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Matthew 20:20-23 & meaning...


you able to drink the cup that I am about to drink, and be baptized with the baptism that I am baptized with?

Matthew 20:22


Matthew 20 [17.] As Jesus was going up to Jerusalem, he took the twelve disciples aside, and on the way he said to them, “Behold, we are going up to Jerusalem, and the Son of Man will be delivered to the chief priests and scribes, and they will condemn him to death, and will hand him over to the Gentiles to mock, to scourge, and to crucify; and the third day he will be raised up.”

Matthew 20 [20.] Then the mother of the sons of Zebedee came to him with her sons, kneeling and asking a certain thing of him. He said to her, “What do you want?”

She said to him, “Command that these, my two sons, may sit, one on your right hand, and one on your left hand, in your Kingdom.”

Matthew 20 [22.] But Jesus answered, “You don’t know what you are asking. Are you able to drink the cup that I am about to drink, and be baptized with the baptism that I am baptized with?”

They said to him, “We are able.”

Matthew 20 [23.] He said to them, “You will indeed drink my cup, and be baptized with the baptism that I am baptized with, but to sit on my right hand and on my left hand is not mine to give; but it is for whom it has been prepared by my Father.”

Matthew 20 [24.] When the ten heard it, they were indignant with the two brothers.


  • A Mother's Request:

The narrative begins with the mother of James and John approaching Jesus, kneeling before Him, and making a request on behalf of her sons. This act reflects a cultural norm of deference and honor, as well as a desire for prominence and status for her children.

  • Seeking Positions of Honor:

The heart of the request is unveiled when she asks that her sons may sit on Jesus' right and left hand in His Kingdom. This plea isn't merely about physical proximity; it's a request for positions of honor, authority, and prominence in the anticipated Kingdom of Jesus.

  • The Cup and Baptism:

Jesus responds with a probing question, asking if James and John are willing to drink from the cup and be baptized with the baptism He is about to undergo. This imagery of the cup and baptism symbolizes the suffering, sacrifice, and challenges that await Jesus on His journey to the cross.

Cross-Reference: Mark 10:38-39: "But Jesus said to them, 'You don’t know what you are asking. Are you able to drink the cup that I drink, and to be baptized with the baptism that I am baptized with?' They said to him, 'We are able.' And Jesus said to them, 'The cup that I drink you will drink, and with the baptism with which I am baptized, you will be baptized.'"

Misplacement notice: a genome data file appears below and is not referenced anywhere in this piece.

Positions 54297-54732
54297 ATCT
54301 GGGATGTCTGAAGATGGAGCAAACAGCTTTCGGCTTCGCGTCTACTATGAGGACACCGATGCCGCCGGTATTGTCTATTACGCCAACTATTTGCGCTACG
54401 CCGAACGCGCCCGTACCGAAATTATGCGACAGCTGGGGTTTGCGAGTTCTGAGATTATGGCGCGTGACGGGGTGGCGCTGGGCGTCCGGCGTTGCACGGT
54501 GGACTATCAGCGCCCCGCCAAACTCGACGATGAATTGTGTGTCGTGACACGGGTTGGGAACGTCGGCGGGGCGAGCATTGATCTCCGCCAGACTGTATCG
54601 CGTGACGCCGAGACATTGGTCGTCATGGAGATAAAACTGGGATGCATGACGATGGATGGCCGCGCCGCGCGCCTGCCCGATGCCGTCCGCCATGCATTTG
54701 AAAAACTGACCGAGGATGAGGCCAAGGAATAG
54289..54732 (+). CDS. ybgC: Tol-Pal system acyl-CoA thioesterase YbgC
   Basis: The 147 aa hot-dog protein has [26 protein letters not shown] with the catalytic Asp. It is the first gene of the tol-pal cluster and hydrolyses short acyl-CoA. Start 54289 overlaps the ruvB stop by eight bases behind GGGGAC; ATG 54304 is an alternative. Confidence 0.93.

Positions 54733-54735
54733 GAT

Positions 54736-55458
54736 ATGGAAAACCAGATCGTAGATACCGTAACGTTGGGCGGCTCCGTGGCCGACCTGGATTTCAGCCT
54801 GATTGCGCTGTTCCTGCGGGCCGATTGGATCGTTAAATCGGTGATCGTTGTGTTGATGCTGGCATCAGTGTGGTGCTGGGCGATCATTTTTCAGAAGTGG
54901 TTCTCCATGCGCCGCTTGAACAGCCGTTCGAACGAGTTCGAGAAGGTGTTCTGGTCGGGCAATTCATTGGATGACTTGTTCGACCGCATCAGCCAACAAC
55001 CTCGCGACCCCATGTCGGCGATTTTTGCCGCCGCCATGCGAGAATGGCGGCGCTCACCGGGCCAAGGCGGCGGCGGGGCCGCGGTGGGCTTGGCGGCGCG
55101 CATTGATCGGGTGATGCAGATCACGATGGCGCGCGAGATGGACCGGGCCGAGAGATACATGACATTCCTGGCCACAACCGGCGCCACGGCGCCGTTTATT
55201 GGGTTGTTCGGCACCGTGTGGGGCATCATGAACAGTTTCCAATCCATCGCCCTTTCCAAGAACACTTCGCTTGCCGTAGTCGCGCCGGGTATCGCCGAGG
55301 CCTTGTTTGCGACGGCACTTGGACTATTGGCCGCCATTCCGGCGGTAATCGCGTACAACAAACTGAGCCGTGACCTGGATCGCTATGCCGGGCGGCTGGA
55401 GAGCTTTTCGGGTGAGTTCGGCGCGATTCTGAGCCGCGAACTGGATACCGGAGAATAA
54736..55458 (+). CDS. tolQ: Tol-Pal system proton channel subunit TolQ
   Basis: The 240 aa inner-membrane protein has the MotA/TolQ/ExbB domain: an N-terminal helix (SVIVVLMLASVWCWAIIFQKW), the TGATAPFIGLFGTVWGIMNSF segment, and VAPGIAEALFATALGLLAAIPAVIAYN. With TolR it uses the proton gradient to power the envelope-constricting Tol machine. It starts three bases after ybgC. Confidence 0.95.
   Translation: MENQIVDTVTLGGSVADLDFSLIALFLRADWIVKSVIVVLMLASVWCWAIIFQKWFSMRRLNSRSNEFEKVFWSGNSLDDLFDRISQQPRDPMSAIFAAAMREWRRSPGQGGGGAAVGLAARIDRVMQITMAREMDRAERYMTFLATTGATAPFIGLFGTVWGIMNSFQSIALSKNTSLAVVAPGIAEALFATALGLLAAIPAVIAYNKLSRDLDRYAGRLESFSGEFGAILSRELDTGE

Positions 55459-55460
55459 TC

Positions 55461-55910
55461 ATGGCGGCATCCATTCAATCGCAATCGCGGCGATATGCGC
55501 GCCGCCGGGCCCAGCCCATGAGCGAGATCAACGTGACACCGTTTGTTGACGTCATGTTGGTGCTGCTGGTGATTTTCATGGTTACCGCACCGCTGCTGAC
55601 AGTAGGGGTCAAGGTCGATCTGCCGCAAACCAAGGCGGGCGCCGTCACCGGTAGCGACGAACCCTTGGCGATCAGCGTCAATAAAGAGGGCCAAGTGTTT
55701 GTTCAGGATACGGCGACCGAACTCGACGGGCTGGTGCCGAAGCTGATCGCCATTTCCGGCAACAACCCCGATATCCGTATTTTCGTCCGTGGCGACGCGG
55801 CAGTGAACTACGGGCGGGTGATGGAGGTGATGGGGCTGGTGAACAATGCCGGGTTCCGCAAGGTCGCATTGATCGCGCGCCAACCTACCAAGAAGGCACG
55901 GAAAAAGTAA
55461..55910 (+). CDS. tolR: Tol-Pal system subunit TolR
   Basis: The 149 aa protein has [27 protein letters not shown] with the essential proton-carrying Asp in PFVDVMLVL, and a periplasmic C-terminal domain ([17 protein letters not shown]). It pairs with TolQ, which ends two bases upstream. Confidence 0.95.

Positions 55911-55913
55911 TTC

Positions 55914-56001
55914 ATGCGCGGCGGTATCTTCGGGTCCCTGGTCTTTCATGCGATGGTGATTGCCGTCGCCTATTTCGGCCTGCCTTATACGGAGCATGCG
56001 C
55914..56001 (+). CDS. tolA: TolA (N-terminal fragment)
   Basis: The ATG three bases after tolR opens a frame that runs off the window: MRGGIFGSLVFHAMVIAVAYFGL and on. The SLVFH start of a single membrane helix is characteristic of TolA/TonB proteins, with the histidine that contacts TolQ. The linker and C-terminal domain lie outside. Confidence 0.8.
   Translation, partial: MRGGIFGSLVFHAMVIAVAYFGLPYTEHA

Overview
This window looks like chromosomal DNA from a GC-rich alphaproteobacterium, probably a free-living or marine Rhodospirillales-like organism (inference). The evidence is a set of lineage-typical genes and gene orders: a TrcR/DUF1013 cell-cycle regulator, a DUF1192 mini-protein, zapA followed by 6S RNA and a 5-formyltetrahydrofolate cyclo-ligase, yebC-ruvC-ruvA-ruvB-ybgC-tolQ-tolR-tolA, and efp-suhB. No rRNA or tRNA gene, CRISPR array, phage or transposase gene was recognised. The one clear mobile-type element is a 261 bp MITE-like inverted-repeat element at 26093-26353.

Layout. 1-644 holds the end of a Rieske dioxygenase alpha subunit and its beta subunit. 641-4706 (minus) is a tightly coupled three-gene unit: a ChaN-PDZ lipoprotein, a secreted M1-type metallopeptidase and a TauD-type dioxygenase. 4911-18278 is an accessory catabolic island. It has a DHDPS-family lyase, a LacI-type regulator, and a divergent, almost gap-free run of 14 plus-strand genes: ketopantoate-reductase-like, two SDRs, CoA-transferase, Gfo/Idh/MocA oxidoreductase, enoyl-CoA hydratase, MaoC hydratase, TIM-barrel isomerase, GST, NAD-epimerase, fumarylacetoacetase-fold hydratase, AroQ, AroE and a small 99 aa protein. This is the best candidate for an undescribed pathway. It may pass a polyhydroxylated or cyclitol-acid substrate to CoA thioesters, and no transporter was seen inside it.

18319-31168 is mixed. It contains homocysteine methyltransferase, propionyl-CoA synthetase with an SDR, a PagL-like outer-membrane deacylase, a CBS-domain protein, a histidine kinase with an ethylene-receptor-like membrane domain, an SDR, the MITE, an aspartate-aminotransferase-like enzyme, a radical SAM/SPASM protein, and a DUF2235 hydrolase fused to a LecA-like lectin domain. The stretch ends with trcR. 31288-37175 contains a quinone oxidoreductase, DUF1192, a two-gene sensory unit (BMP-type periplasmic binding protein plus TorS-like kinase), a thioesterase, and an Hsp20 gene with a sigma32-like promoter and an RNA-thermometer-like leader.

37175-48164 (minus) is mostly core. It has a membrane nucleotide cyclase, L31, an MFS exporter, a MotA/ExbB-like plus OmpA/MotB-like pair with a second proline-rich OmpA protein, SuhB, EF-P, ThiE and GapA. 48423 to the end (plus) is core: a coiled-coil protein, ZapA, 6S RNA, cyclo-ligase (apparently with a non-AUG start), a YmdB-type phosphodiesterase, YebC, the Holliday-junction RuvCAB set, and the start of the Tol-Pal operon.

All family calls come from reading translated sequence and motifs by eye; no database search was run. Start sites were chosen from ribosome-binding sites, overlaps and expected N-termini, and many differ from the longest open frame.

• A Lesson in Servanthood:

In Jesus' response, He acknowledges that James and John will indeed partake in His cup and baptism, but the granting of positions in the Kingdom is not within His authority. Instead, He introduces a profound principle, challenging the traditional understanding of greatness.

Cross-Reference: Matthew 23:11-12: "The greatest among you shall be your servant. Whoever exalts himself will be humbled, and whoever humbles himself will be exalted." This echoes Jesus' teaching on true greatness, emphasizing humility and servanthood.

Practical Application:

Servanthood Over Ambition: The passage calls us to examine our aspirations. Are we seeking positions of honor and recognition, or are we embracing the call to servanthood and humility, following the example set by Jesus?

Understanding the Cost: Jesus prompts reflection on the cost of discipleship. Drinking from the cup and undergoing baptism symbolize the challenges and sacrifices that accompany following Him. Are we ready to embrace the fullness of discipleship, even when it involves difficulty?

God's Sovereign Plan: The acknowledgment that positions in the Kingdom are prepared by the Father emphasizes God's sovereignty in the unfolding of His redemptive plan. It invites us to trust in His divine orchestration of roles and responsibilities.

In conclusion, Matthew 20:20-23 unfolds a moment of profound teaching by Jesus, challenging our perspectives on greatness and authority. It directs our focus towards the sacrificial nature of discipleship, the call to embrace servanthood, and the recognition that positions in the Kingdom are within God's sovereign plan. As we navigate our journeys of faith, may we heed the lessons embedded in this interaction, embracing humility, servanthood, and a deep trust in God's divine purposes.

PIB Scriptures are derived from the World English Bible


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